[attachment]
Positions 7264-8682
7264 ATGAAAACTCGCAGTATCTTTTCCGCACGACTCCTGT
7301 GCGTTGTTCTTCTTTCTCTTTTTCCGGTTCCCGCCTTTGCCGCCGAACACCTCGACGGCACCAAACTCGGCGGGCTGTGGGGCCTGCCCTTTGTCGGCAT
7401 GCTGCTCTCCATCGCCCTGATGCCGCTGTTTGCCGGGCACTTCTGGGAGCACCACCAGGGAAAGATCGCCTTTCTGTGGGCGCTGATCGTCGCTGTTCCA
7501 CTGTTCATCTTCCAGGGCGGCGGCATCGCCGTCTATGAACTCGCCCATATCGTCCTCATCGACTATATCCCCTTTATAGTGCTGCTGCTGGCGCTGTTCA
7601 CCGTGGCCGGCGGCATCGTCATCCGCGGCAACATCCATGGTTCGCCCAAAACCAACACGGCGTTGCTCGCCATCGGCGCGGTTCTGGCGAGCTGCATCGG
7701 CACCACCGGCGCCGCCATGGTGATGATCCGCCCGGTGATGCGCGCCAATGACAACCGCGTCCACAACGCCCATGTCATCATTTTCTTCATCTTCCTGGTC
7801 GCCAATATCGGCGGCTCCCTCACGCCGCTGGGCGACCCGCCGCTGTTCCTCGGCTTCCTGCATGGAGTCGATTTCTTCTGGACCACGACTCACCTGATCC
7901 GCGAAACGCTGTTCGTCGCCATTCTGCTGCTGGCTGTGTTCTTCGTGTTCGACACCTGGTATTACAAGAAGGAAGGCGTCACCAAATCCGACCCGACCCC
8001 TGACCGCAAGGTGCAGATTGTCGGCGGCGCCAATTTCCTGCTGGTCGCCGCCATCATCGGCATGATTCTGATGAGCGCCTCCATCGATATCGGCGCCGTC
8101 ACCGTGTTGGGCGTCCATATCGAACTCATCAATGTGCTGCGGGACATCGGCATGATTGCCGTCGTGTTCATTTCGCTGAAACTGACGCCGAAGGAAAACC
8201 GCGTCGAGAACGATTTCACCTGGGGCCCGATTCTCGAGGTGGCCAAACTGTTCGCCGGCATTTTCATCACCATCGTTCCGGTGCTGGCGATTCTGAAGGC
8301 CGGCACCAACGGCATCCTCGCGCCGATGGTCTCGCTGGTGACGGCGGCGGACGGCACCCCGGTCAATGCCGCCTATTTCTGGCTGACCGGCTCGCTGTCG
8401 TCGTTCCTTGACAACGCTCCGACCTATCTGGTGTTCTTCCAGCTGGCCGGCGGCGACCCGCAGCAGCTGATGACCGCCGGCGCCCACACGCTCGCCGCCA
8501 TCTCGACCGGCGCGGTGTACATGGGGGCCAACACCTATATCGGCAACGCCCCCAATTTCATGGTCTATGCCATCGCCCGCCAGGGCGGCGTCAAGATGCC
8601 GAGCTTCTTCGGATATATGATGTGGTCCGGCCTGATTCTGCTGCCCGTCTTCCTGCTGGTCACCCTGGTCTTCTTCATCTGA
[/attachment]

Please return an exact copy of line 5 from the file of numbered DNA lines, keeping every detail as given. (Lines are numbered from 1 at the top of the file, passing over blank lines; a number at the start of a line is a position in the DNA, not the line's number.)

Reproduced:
7501 CTGTTCATCTTCCAGGGCGGCGGCATCGCCGTCTATGAACTCGCCCATATCGTCCTCATCGACTATATCCCCTTTATAGTGCTGCTGCTGGCGCTGTTCA